When patterns work Nature replicates them. Its genius is that it is a pattern, not a mold. Though there are masses of humans, we are not mass produced. We follow the blueprint, but the differences are manifold.

I like to take ideas like this and apply them to my life. Notice my repeated patterns. Observe what is the same, and also the variations. I learn about myself from my own behavior and work, and like Nature, I can choose to repeat what successful and discard what is unsustainable.  

****Interested in philosophy and Taoism? Check out my book Tao of Thoreau. ****

From Tao of Thoreau

This is the first entry in my book. You will see that the left side has a quote from Thoreau, and the right hand side explains the connection of his ideas to Taoism. It also talks of a Seeker, a person looking to live a meaningful, balanced and creative life.


I went to the woods because I wished to live deliberately, to front only the essential facts of life, and see if I could not learn what it had to teach, and not, when I came to die, discover that I had not lived. 

I wanted to live deep and suck out all the marrow out of life, to live so sturdily as to put to rout all that was not life, to cut a broad swath and shave close, to drive life into a corner, and reduce it to its lowest terms, and, if it proved to be mean, why then to get the whole and genuine meanness of it. Or if it were sublime, to know it by experience, and be able to give a true account of it. 


Thoreau begins his quest by radically simplifying his world. Moving to a cabin in the woods enables him to identify distractions and illusions. Being alone helps him strip his life down to find out what is important and true in the hopes of discovering a path that has meaning and value.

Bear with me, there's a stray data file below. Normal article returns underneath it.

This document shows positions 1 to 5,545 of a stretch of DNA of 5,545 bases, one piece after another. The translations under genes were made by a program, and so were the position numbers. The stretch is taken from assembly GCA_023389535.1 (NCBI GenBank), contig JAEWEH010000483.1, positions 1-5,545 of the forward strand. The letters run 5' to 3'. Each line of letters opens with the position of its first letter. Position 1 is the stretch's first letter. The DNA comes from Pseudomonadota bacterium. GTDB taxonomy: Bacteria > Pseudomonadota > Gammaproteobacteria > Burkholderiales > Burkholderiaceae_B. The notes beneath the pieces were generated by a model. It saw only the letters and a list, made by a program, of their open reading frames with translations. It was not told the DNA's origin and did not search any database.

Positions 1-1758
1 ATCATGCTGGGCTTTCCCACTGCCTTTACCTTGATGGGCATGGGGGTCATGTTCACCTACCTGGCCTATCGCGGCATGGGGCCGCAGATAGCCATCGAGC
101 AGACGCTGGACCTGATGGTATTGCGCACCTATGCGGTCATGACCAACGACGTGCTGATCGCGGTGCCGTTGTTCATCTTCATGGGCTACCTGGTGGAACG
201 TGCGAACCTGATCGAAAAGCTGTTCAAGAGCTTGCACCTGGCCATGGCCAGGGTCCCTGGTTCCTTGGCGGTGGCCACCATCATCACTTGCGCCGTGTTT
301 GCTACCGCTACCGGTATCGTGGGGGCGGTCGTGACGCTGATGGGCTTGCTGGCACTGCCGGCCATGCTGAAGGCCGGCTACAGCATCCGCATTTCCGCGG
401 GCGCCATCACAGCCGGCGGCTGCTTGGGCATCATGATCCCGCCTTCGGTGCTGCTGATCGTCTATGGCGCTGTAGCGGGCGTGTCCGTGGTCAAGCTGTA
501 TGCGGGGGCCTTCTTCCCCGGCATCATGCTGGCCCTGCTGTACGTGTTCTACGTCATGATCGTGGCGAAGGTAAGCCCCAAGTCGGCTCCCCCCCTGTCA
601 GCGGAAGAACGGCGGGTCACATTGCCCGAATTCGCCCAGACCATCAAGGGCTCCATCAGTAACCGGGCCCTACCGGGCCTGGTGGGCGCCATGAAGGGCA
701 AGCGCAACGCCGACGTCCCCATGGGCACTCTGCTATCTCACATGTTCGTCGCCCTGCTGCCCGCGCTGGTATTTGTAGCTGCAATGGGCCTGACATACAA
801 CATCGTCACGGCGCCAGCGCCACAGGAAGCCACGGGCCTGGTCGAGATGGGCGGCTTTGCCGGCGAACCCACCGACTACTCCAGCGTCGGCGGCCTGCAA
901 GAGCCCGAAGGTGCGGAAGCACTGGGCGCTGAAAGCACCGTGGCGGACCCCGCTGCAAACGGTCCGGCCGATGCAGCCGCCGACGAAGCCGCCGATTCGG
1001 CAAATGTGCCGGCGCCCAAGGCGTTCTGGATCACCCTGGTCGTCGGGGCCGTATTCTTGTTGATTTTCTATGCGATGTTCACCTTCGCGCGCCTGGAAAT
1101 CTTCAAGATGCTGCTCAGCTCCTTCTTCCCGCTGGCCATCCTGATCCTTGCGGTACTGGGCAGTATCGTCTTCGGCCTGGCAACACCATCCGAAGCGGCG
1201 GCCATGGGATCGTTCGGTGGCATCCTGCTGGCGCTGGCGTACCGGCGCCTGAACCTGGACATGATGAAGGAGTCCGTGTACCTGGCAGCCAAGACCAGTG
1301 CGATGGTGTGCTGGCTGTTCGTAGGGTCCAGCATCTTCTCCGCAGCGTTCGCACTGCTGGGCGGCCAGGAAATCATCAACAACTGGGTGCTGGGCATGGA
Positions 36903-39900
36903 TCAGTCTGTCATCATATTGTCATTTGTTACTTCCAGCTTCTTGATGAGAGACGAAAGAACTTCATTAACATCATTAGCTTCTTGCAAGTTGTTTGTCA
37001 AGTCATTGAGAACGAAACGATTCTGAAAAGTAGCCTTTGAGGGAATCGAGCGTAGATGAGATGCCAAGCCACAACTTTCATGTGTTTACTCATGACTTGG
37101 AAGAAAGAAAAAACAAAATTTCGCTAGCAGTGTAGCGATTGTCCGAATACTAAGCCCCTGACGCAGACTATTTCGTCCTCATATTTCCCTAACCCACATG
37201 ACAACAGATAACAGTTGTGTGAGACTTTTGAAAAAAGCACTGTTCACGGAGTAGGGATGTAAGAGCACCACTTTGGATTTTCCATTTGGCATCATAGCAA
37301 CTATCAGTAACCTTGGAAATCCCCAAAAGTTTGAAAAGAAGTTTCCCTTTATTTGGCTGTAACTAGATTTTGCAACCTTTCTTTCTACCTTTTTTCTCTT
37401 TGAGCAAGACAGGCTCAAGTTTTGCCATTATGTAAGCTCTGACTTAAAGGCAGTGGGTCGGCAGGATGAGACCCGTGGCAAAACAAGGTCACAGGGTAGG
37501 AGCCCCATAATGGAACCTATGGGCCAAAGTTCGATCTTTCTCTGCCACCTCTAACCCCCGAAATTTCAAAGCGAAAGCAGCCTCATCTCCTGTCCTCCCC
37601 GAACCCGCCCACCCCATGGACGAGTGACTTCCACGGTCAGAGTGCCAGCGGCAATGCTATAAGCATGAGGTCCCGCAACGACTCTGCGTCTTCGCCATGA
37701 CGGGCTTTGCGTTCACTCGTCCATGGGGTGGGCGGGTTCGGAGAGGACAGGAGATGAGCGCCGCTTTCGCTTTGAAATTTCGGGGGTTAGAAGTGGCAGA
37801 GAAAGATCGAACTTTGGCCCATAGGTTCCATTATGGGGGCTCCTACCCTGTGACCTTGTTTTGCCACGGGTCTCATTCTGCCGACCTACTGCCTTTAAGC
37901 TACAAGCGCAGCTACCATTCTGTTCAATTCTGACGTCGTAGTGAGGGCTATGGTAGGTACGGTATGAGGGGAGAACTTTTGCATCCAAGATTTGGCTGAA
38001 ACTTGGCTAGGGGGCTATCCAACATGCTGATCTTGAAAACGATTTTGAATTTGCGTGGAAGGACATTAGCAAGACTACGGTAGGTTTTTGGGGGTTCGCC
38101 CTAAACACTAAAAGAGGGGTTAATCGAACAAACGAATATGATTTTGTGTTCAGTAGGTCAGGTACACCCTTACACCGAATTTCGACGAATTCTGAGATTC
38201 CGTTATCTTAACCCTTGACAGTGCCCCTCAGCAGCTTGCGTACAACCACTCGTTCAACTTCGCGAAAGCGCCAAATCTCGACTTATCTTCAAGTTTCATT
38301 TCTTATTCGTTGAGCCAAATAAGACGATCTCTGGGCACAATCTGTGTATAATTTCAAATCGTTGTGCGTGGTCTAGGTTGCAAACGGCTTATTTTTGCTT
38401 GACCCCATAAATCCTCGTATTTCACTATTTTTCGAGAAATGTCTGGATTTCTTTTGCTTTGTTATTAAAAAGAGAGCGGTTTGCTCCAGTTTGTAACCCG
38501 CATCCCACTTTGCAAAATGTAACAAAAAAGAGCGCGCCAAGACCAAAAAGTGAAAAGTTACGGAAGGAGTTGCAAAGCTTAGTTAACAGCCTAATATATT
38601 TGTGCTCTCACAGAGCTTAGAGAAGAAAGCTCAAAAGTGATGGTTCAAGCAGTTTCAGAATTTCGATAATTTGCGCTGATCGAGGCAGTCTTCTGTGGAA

Realistically, most of us cannot separate from society. Still, Thoreau teaches the Seeker to identify parts of life that drain our energy, hold us back, and trip us up. 

This is what he means by fronting “the essential facts of life.” What is truly important? What desires are part of my path, and which pull me away from it?  Thoreau and Taoism propose a radical freedom from distracting and destructive thinking, mindsets and actions.   

I would love to hear what you think about these ideas! Leave a comment.

Avoid the Beginning of Evil

When I decided to launch this website, Henry David Thoreau had a talk with me. He reminded me of a time he had three pieces of limestone on his desk, and became “terrified” when he realized he had to dust them every day, so he “threw them out the window in disgust.” 

His punch line was: “It’s best to avoid the beginning of evil.” 

Thoreau is showing his sense of humor with some hyperbole, but his point is strong: consider the new objects and projects that you take on carefully, and think about the amount of work involved in maintaining them. 

Metaphorically, Thoreau’s limestone represents any task or duty that demands our attention and work. As I say in Tao of Thoreau, when we start something new, we need to be “ready to bring the energy and focus required.” I thought about this a lot as I designed 

I’m launching this site at the end of the school year, which can be a stressful and exhausting time. For this blog to succeed, I need to produce and post content so people who like it will keep coming back. I need to find creative ways to promote it so that it grows. This is a lot of work; moreover, it is work that I will have to sustain for a long time for this site to become successful.  

Then I realized something, so I said this back to Thoreau: “The limestone was decoration. You didn’t want to waste your time on something you didn’t have to. Writing is something I want to do. And with a website, other people can read my work, which has always been my goal.” 

I didn’t see Lao-Tzu there until he said, “That’s right.” I looked at him, and he spoke in that calm voice, echoing with centuries of wisdom: “Do you work and step back. The only path to serenity.”

Thoreau didn’t have anything to say to that, so I guess I have avoided the beginning of evil.